Affect as a Component of Perceived Sound and Vibration Quality in Aircraft
Doctoral thesis, 2003
The concept of product sound quality is becoming an integral component of product development and design. The research presented in this thesis test the notion that affective reactions (i.e. positive-negative feelings) are a major determinant of perceived sound quality. A secondary aim is to test the effects of additional modalities (vision and tactile senses) on affective reactions.
Paper I focused on assessing affective reactions to and cognitive evaluations of set of interior aircraft sounds. An additional aim was to study the relationship between affective reactions and physical measures. In addition, the relation between affect, annoyance and overall rated quality was investigated. Paper II focused on comparing affective reactions and affective evaluations. To further test the link between physical properties and affect, a different set of sounds was also included. Paper III highlighted the affect-physical measures relationship by using a set of systematically synthesized sounds. Paper III also more explicitly addressed the correlation between affective reactions and annoyance ratings. In Paper IV attention was directed to multimodal (sound and vibration) perception and how sound and vibration combinations influenced affective reactions and preference. Finally, Paper V examined the combined effect of three types of stimuli, auditory, tactile and visual on affective reactions, sound quality evaluation, and perceived presence.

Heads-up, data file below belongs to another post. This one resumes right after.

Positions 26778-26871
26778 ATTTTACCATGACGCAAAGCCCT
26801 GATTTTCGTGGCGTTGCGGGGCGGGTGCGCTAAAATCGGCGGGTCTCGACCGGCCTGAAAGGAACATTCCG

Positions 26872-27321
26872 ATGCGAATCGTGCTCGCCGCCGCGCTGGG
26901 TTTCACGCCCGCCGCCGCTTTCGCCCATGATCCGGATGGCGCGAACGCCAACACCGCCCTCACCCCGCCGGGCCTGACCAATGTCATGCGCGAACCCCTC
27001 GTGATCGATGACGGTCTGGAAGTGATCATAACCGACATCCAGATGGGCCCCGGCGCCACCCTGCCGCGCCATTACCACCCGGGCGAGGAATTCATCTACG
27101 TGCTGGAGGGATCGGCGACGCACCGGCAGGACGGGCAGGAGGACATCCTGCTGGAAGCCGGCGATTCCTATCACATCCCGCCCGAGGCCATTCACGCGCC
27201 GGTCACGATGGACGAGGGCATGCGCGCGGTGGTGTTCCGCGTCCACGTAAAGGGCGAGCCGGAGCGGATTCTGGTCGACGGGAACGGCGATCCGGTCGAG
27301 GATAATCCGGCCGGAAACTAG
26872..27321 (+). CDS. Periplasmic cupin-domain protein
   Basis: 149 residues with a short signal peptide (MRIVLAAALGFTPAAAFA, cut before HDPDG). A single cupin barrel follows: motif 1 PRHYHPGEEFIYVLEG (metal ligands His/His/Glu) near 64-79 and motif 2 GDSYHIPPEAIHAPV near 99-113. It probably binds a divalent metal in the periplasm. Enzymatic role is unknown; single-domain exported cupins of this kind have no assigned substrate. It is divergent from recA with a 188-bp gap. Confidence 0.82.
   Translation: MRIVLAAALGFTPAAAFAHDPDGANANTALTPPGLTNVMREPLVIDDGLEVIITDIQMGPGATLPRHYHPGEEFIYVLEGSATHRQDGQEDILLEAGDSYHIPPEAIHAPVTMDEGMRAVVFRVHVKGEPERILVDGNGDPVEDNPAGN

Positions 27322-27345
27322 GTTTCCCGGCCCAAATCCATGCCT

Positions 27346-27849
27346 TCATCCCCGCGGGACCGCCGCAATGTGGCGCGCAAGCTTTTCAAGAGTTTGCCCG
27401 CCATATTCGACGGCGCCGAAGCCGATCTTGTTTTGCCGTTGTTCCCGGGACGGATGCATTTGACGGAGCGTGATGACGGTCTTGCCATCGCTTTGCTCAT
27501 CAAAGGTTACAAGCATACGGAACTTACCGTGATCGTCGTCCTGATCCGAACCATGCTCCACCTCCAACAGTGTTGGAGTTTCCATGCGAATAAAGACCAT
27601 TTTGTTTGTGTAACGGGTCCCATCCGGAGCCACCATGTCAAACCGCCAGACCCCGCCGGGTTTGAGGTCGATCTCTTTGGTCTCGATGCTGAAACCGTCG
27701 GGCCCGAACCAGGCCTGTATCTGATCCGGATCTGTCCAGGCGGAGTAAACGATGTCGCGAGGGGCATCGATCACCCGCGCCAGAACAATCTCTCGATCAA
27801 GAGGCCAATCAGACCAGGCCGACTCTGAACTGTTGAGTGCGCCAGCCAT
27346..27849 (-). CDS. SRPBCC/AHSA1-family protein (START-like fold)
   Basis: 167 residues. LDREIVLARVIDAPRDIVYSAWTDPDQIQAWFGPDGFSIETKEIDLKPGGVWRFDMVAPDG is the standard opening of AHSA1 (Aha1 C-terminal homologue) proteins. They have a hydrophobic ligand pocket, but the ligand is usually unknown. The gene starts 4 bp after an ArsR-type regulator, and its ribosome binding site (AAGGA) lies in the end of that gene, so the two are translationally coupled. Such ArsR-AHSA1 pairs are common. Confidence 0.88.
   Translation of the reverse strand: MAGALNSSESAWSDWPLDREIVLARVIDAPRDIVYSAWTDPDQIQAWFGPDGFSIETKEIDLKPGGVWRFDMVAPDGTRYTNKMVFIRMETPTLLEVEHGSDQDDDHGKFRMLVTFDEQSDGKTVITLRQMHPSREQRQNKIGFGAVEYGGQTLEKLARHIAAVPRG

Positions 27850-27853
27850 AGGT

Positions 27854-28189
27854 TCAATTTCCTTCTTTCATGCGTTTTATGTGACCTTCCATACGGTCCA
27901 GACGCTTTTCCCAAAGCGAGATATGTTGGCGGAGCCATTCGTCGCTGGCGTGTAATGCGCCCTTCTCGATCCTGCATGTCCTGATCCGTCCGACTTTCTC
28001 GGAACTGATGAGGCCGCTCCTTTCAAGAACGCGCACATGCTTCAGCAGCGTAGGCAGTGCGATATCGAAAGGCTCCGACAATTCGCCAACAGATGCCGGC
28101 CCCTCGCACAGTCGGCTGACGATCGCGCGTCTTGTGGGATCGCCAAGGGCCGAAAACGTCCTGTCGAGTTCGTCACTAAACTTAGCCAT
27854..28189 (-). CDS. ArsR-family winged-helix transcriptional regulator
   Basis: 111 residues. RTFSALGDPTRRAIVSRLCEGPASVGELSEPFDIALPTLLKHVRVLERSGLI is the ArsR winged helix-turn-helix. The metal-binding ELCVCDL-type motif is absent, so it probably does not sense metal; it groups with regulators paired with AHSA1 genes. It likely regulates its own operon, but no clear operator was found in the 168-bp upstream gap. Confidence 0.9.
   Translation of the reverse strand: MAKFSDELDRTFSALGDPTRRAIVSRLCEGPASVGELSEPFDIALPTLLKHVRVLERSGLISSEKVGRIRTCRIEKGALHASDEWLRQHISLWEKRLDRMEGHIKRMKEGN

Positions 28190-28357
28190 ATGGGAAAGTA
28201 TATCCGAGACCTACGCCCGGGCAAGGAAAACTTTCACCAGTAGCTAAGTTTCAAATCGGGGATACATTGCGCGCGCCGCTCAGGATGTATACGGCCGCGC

The results provided strong support for the hypothesis that affective reactions to auditory stimuli can be described by the two fundamental affect dimensions of valence (positive-negative) and activation (deactivated-activated). The results further showed that valence and activation had different psychoacoustical determinants. The valence dimension was related to loudness, whereas the activation dimension should be related to sharpness (positive correlation) and tonal content (negative correlation). In addition, correlational analyses showed that a large component of the variance in quality ratings was accounted for by the valence and activation measures.
Another major finding was that multimodal affective perception of an environment (e.g. auditory and tactile/visual) differed from unimodal perception (auditory only), where multi-modal perception has both discounting and augmenting effects on affective reactions and sound quality evaluation.
Taken together, the current research suggests that affective reactions are fundamental to perception of auditory stimuli and is thus an integral part of the evaluation of sound quality. In addition, both sound characteristics and input from non-auditory modalities influence affective reactions in an aircraft environment. One approach to improve sound quality is to investigate affective reactions to product sounds.
interior aircraft sounds